Thursday, February 25, 2010

On Denmark's editorial pages, "there has been a total agreement that it is a necessary war"

While the "popularity of the international campaign in Afghanistan has fallen across Europe and in the U.S.", writes the Wall Street Journal's Alistair MacDonald (tak til Vincent),
the Danes have largely maintained public support for the effort, selling the mission as a humanitarian effort rather than simply protection against a terrorist threat, and building consensus among political parties. They have reaped the benefits of a largely supportive media and the country has, to some degree, rediscovered its pride in an active military.
In addition, incidentally, the British criticism of the U.S. ignoring its allies in tales of war and combat is turned against the Brits:
"When I read a U.K. paper its just like, the U.K. and nobody else" fighting, [Danish Defense Minister Søren Gade] said.
Finally, a chicken hawk charge ("if you haven't served or aren't serving, you cannot support") is pointed out — in reverse.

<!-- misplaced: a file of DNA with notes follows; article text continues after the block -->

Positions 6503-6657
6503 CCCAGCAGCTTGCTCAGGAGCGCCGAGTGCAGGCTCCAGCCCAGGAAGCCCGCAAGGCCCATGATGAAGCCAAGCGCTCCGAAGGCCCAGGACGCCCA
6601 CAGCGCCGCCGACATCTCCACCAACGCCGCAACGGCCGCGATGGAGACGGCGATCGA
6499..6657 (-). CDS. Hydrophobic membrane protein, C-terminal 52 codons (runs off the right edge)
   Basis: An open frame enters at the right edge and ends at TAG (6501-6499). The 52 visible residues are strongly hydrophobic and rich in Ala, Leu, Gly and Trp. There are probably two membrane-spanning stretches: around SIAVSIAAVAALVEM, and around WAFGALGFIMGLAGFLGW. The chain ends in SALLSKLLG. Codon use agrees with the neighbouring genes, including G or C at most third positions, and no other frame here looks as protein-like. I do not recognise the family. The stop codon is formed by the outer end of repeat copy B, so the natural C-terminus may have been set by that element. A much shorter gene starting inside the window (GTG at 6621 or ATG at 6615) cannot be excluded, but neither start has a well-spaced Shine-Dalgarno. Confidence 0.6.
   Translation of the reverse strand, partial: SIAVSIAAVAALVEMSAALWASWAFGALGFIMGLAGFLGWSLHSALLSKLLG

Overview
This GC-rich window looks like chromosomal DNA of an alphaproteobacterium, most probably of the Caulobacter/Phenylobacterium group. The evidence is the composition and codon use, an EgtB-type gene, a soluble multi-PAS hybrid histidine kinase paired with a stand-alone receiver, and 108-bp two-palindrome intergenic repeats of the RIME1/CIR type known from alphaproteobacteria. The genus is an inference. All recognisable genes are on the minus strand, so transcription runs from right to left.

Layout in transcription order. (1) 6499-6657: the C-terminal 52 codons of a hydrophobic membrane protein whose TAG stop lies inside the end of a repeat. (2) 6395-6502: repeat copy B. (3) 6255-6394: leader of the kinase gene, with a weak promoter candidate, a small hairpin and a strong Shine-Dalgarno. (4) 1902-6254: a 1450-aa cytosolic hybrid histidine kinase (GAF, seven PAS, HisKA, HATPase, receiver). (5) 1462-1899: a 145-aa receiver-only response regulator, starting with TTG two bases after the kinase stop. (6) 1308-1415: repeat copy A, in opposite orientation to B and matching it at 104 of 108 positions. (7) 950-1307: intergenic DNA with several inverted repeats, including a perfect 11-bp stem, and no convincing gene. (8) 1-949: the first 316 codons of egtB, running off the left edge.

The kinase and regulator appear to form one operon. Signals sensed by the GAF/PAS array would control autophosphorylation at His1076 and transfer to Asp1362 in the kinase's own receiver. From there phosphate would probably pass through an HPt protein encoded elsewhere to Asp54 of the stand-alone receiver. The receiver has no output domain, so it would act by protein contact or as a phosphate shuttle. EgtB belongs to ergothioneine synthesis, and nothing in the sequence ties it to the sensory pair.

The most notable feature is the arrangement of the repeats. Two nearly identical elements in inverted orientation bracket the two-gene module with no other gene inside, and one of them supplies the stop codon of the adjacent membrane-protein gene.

When troops say, " 'We did a job and we did it good, and it is worth doing,' then it is very hard indeed for a lot of people to oppose, because those are the men and women who risk their lives," he said.

Friday, February 05, 2010

Danish Troops Storm Ship Captured by Somali Pirates

Danish special forces have stormed a ship captured by Somali pirates, reports the BBC, and freed 25 crew members.
…it was the first time a warship had intervened after pirates boarded a vessel.

Troops in inflatable dinghies moved in after a distress signal from the Antigua and Barbuda-flagged Ariella.
Update: "Denmark over the past few years has been increasing an emphasis on its special forces," writes Sharon Weinberger, "which consist of the Jægerkorpset, an Army unit similar to British commandos, and the Frømandskorpset, the rough equivalent of U.S. Navy SEALs. Not only have they grown their ranks; they are seeking action as well."
"Events happen rapidly in our field, and if we are to measure up to the best special forces out there, it doesn't do any good if we only train," the special forces corps chief, Lt. Col. Henrik Friis, said in 2005, according to the trade publication Defense News. "We need to get out and complete some missions."